China Construction Bank is the namesake sponsor this year.  Last year it was Amex so all cardholders got the VIP treatment.  I am not a client of a China bank so I received nothing this year.  This did not stop me from charming my way into the VIP and Media event.  It’s a 4 day event for anyone willing to make the trek to pay for the right to taste wines and food.

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CCB wine and dine 2014 – the fairgrounds.

The event was held in more convenient locations in the past but this year the venue had to do a last minute shuffle as the Occupy Central protest threw a wrench into things.  Public transportation is easy enough.  Ngau Tau Kok is the closest MTR station and all signage will show it’s within walking distance.  30 mins in sweltering heat through a construction zone without shade.  Heat exhaustion will set in quickly as the fair grounds for wine and dine is one big open space without cover from the elements.  A better option would be to go to the Kowloon Bay MTR Station and take the green mini-bus from Telford Gardens to the cruise ship terminal.

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Exit B6 from Ngau Tau Kok MTR station. Follow the signs, they said.

Event kicked off October 30 with the general public able to get in after 8pm.  The first few hours was for VIP and Media from 5-8.  They should have scheduled media event for early in the afternoon, 2-5pm and allowed the public to walk in after 5:30pm.  There was a mass waiting outside for 8pm to start while inside the venue everyone was milling about preparing for the storm.  VIPs and Media have one thing in common, abundance of time.  When the general public leaves work at 6pm and the event does not kick off until 8pm, they will find another avenue to occupy their time.  Poor planning and design for the event organizers.

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ghost town during the vip and media event.

For the Media, they are there to capture the event and the crowds.  Without the crowds there is no atmosphere.  During the media event, it was a ghost town.  No one cares.  Wine vendors are plenty.  Food vendors consists of smaller businesses competing against the culinary talents of the big HK hotels.  David can crush Goliath.  The food vendors sell everything from iberico ham and cheese to bbq cumin lamb skewers while the hotels focus on smaller portions of main entrees.  Consumers lack the ability to sit down and enjoy main entrees so quick meals can easily crush high end cuisine in this instance.  It would seem the wine vendors in close proximity to food vendors generate the most business.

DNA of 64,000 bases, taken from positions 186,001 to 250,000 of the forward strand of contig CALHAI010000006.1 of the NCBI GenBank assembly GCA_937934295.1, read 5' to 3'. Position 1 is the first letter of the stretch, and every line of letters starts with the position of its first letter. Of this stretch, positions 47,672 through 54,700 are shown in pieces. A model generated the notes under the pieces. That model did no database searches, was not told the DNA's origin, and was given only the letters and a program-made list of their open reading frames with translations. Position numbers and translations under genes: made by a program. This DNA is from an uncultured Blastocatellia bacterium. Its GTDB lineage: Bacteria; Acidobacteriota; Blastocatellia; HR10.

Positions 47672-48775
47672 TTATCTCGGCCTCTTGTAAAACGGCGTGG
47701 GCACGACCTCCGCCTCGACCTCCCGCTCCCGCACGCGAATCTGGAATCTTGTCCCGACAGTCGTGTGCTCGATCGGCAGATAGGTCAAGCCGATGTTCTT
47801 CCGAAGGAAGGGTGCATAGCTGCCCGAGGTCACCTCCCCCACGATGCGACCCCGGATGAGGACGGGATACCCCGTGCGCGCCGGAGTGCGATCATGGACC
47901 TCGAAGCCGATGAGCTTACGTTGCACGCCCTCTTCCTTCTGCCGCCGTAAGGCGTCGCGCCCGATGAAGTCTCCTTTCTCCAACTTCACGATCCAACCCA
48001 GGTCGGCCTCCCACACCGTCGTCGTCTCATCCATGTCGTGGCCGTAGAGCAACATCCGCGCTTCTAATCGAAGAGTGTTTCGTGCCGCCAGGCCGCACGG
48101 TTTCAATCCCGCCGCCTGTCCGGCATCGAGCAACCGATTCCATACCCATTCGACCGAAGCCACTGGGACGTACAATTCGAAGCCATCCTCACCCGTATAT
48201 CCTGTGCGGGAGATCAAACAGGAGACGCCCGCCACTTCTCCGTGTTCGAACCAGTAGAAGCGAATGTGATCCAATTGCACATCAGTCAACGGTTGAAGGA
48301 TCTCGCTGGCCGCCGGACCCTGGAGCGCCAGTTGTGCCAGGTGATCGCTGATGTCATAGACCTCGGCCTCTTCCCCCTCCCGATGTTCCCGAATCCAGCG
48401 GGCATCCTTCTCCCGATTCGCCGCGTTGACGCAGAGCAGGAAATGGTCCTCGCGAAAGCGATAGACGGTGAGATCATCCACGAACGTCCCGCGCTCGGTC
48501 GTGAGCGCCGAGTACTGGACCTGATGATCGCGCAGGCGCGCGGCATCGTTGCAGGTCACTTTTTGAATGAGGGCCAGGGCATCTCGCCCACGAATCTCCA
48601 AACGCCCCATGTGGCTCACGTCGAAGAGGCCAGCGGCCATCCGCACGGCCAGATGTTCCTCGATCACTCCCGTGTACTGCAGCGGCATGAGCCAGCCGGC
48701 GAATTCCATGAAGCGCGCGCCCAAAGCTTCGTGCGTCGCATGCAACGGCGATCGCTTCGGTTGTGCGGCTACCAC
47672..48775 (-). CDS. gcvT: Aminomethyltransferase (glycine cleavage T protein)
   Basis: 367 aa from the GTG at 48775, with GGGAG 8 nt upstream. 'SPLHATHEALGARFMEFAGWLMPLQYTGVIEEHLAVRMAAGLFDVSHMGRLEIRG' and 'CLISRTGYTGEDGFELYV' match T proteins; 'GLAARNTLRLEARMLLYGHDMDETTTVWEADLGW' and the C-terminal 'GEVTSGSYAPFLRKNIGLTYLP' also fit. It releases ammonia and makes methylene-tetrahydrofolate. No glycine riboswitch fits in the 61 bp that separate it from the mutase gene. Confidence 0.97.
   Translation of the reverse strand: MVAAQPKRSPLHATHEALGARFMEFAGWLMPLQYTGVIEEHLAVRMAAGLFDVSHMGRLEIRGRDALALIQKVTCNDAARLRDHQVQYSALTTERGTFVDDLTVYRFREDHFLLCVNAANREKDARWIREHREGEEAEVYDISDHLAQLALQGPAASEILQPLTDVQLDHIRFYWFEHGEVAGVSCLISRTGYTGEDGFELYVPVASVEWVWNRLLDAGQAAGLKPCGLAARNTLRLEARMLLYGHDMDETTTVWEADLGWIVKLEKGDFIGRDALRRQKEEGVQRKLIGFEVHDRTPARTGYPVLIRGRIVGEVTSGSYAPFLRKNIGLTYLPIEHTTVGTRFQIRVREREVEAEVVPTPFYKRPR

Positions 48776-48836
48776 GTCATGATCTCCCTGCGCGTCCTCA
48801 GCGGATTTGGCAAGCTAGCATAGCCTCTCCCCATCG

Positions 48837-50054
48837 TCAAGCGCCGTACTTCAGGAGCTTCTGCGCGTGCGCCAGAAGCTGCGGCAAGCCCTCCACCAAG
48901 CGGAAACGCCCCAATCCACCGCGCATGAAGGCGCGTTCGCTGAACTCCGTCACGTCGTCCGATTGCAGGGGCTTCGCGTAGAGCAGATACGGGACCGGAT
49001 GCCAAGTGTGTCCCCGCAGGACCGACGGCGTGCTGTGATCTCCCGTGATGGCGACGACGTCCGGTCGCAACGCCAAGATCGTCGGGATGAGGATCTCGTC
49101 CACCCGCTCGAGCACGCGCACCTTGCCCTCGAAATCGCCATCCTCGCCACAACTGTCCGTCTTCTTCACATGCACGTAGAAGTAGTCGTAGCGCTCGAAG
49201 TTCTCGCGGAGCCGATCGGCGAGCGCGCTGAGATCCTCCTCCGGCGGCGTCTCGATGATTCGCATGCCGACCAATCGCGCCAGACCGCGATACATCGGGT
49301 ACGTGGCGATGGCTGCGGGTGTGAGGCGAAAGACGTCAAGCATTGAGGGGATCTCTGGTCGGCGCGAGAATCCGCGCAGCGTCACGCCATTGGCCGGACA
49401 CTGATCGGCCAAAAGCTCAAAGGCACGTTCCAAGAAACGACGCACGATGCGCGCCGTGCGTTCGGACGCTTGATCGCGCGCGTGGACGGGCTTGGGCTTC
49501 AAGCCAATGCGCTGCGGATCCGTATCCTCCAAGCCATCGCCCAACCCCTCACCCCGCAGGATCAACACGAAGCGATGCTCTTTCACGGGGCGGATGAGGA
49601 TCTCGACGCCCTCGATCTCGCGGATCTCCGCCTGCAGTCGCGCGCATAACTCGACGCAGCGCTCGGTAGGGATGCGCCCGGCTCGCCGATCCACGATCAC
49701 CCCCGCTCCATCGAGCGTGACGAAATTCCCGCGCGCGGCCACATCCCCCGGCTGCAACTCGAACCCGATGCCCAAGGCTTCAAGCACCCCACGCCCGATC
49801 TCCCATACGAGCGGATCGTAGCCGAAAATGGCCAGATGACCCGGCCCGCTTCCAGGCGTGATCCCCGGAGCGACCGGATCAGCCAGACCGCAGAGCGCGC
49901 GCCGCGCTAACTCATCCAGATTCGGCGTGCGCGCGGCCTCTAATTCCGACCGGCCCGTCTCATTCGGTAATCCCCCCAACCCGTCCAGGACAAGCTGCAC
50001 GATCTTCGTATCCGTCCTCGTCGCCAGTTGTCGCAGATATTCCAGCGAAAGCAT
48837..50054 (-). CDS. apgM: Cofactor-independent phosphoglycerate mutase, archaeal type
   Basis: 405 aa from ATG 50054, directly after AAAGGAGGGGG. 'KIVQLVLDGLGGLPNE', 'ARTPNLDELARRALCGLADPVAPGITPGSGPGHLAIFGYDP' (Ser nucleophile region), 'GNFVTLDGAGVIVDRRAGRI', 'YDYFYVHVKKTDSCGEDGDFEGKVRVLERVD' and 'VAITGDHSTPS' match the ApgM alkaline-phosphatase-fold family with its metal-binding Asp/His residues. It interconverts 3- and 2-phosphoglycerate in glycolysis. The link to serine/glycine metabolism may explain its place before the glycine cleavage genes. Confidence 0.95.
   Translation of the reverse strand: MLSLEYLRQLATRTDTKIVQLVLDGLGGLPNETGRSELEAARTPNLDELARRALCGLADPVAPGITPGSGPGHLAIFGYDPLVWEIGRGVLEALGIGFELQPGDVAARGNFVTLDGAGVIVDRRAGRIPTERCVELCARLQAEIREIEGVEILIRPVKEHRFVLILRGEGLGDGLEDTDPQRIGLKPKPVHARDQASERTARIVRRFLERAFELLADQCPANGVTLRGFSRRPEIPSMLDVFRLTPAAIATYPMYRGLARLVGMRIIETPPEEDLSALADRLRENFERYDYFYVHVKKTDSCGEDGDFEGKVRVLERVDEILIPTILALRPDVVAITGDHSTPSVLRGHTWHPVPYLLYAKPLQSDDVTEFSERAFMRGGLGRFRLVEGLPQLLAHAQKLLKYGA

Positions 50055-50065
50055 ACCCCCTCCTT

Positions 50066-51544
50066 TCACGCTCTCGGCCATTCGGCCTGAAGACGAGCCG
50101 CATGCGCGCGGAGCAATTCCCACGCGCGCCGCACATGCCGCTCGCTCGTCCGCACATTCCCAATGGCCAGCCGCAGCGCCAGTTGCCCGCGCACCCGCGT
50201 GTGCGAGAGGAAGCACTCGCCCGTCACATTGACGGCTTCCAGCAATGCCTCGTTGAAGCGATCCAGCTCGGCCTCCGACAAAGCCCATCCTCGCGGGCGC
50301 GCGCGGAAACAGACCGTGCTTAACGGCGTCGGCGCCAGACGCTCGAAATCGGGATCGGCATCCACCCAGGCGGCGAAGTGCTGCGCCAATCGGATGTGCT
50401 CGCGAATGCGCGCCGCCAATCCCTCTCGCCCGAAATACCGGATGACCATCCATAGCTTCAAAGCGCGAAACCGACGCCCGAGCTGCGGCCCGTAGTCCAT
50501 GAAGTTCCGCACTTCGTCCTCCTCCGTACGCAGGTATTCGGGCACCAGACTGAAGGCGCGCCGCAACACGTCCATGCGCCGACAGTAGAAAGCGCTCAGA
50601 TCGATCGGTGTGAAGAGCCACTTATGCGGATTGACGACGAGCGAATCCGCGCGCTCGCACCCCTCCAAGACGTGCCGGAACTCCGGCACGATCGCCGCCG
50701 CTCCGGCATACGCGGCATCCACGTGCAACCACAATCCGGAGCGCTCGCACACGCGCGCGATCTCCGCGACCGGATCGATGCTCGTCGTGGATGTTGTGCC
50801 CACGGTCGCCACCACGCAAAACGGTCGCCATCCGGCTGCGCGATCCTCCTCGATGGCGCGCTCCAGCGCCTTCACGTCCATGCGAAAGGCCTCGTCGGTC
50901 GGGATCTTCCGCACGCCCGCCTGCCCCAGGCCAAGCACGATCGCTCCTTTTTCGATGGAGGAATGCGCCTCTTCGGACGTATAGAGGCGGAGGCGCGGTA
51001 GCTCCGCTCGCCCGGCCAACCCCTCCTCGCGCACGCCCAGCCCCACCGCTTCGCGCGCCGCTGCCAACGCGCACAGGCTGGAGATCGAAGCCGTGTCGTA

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#HTC, I got a purple tint in my photos. Is it my fault for using the phone?

Once the public is allowed in the atmosphere picks up.  Gone are the people in evening gowns and suits to be replaced by a more casual laid back atmosphere.  A real welcome to the stodgy wine environment that is prevalent in HK, it’s just rotten grapes.  In similar fashion to last year, there’s a section strictly for Bordeaux wines.  Asians love high end things and nowhere is this more prevalent than their desire to consume the most expensive wines in the world.  They either love to consume fine things or they love to speculate on the ability to the wines to increase in value year to year.

wine and dine

No more photos but you get a real sense of the festival atmosphere.  It’s similar to Black Friday at home.  The objective for the vendors is to sell.  The operate in the red all year and this festival is their last kick of the can to juice sales before year end.  If they sell well at this event, they make their year.  If not, the kids get a lump of coal for Christmas and the employees go without the month 13 bonus.

wine and dine 2

It is a nice event to attend if you have time to make the trek out.  You can play the vendors off one another.  You now know it’s a black friday type of atmosphere for all the wine exhibitors so use this to your advantage.  They are eager and willing to make sales at all costs.  They brought a lot of inventory with them to sell at this event and it would be a failure on their part if they have to take it home.  The decision to exhibit is now a sunk cost.

Don’t bother with buying tokens to exchange for drinks.  The wines worth buying will have vendors that give out drinks for free.  If the wines are as good as they describe, it will win you over irrespective of price.  If a token must be exchanged for a glass of wine, the wine will not be worth drinking.  Perception is key.  From a marketing standpoint, you win your customers through controlling their experience which in this instance is by pouring them wine.  TYFBO.

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Comments
  1. Yeni R says:

    It was not worth it, especially in Kai Tak I think. Never doing that again!

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